Editor’s picks: The rise of pangasius


Steven Hedlund

Published on
September 8, 2010

Here’s a recap of this week’s can’t-miss SeafoodSource news stories and commentaries:

• You read it here first. SeafoodSource broke the news that U.S. seafood per-capita consumption slipped 0.2 pounds last year, totaling 15.8 pounds — a seven-year low. That it fell shouldn’t have come as much of a surprise, given that shrimp and salmon imports and Alaska’s pollock catch were off last year and that the figure is contingent upon supplies of the top four species — shrimp, canned tuna, salmon and pollock (shrimp alone represents about one-quarter of the total). What may have come as a bit of a surprise is pangasius’ debut on the top 10 species list at 0.356 pounds. The popularity of the catfish-like species, farmed primarily in Vietnam, is booming worldwide. At 6.5 percent of the country’s total seafood consumption, pangasius is now Germany’s fifth most popular species, more than doubling its market share over the last two years.

• It’s been more than 10 years in the making, but the genetically modified salmon developed by AquaBounty Technologies is now one step closer to being approved for human consumption in the United States. The Food and Drug Administration has preliminarily determined that GM salmon is “safe to eat,” just as safe as traditional Atlantic salmon. In just over a week, the agency will hold meetings in Rockville, Md., to present its recent findings and mull over food-labeling requirements for GM salmon. It’s a contentious issue — one that generates over-the-top, and even hysterical, responses, as SeafoodSource Contributing Editor Mike Urch explained in his “Why the worry about GM salmon?” commentary on Tuesday.

• The inaugural Asian Seafood Exposition kicked off in Hong Kong on Tuesday. One of the highlights of the three-day event, organized by SeafoodSource publisher Diversified Business Communications, was the presentation of the results of a survey analyzing consumers’ seafood-purchasing behaviors in Hong Kong and southern mainland China. Available exclusively through SeafoodSource, the survey found that the region’s consumers care most about food safety and freshness when buying seafood at both the retail and foodservice levels.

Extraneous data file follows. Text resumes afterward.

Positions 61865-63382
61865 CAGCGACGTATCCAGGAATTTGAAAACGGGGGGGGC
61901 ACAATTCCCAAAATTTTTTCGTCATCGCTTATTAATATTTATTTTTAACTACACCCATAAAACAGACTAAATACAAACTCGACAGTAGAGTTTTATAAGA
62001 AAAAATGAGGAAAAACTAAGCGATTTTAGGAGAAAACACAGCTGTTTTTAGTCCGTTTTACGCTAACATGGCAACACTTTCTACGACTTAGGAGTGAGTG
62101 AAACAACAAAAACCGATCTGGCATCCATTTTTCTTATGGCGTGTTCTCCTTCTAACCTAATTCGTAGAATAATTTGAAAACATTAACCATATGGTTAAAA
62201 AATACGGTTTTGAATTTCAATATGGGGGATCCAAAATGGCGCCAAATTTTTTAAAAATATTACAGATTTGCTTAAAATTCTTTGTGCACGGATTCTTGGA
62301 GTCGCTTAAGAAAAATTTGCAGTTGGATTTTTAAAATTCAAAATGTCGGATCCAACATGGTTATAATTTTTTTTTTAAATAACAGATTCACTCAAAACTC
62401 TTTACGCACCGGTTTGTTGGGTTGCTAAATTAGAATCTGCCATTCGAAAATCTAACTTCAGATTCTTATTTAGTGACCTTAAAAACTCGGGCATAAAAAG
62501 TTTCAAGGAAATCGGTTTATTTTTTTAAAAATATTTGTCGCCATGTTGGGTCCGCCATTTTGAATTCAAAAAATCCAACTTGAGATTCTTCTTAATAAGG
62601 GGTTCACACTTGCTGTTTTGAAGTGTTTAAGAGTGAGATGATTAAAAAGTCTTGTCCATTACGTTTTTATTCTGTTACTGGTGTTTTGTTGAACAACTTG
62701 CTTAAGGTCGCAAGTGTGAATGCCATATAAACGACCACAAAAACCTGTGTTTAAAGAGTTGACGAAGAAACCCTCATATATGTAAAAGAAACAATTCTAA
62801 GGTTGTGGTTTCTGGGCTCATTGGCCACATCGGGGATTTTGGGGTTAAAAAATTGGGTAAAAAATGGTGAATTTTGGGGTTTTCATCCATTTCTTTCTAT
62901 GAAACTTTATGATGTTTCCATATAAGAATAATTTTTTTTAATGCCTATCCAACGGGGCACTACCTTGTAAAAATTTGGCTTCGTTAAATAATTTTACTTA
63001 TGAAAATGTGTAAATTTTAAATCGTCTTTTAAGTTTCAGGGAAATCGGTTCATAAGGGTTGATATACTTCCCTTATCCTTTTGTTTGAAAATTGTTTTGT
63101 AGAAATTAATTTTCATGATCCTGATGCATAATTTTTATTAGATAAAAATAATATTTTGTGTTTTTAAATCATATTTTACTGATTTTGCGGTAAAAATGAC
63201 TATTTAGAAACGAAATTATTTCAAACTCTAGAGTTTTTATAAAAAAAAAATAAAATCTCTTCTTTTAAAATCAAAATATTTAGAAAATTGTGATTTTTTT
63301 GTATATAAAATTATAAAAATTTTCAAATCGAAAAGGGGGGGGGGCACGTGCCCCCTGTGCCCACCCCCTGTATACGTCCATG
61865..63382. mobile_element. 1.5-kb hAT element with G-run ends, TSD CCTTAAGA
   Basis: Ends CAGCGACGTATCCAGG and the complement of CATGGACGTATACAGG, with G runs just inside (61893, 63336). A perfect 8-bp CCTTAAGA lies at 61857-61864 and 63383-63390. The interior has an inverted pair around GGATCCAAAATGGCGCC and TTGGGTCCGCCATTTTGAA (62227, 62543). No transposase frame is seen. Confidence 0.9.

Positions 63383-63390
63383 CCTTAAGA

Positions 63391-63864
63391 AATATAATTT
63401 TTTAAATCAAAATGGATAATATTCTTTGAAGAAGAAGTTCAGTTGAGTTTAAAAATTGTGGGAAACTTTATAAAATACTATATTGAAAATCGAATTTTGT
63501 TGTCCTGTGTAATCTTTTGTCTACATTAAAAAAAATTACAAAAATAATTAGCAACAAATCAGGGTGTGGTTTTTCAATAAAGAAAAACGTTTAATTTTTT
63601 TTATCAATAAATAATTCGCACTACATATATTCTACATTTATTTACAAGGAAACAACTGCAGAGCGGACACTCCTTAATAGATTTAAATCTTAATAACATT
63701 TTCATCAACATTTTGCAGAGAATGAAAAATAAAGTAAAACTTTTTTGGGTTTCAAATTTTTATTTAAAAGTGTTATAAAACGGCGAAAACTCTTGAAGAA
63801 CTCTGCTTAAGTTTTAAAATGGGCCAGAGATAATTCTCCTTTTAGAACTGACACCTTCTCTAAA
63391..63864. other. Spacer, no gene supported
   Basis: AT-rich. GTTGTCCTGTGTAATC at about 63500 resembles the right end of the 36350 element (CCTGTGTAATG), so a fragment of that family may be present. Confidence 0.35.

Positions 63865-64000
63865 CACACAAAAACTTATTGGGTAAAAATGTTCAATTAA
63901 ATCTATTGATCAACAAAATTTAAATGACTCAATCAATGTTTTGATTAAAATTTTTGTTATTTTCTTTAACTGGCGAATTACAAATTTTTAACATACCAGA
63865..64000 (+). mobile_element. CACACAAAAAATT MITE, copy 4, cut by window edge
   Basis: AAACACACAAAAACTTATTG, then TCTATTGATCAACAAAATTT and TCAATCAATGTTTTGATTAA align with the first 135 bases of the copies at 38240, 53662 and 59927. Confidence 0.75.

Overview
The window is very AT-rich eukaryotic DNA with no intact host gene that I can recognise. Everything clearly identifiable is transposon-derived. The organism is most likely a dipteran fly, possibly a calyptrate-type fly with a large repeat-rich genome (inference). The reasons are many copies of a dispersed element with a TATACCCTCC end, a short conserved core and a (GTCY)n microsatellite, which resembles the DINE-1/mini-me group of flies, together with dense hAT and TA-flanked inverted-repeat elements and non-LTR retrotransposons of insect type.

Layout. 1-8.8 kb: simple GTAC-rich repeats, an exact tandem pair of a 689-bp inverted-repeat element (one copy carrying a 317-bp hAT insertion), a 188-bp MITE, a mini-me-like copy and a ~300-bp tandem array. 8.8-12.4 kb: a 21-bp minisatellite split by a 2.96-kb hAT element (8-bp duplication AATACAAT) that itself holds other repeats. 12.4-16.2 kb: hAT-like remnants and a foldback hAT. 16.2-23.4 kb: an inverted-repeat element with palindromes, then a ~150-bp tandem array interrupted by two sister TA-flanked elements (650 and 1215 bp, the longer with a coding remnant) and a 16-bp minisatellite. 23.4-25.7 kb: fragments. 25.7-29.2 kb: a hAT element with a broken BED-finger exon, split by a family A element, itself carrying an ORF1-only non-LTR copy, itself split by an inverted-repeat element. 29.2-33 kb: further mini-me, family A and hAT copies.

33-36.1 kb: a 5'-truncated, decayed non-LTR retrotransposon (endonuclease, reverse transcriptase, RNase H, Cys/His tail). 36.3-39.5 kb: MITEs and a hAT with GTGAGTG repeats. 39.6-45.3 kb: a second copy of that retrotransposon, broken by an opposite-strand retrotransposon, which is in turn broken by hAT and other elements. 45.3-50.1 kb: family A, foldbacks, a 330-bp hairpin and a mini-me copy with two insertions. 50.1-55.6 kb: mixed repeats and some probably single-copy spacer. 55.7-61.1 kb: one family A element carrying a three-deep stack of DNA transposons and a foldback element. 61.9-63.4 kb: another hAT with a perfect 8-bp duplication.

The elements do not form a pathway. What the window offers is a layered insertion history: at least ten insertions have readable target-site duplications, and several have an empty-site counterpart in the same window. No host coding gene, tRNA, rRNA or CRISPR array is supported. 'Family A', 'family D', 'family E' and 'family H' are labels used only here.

• Debate surrounding the presence of heavy metals such as lead, cadmium and mercury in fish has resurfaced in Spain. On Tuesday, SeafoodSource Contributing Editor Chris Dove took an in-depth look at how Spanish seafood importers are dealing with increased port inspections.

• With the much-publicized infectious salmon anemia outbreak seemingly under control, Chile is expected to increase its farmed salmon production from as little as 81,000 metric tons this year up to 156,000 metric tons in 2011 and 257,000 metric tons in 2012, Marine Harvest reported on Tuesday. As a result, global farmed salmon production is forecasted to grow up to 10 percent next year and 12 percent in 2012, reaching up to 1.38 million metric tons in 2011 and 1.55 million metric tons in 2012. Low supplies and high prices have buoyed the industry over the past two years.

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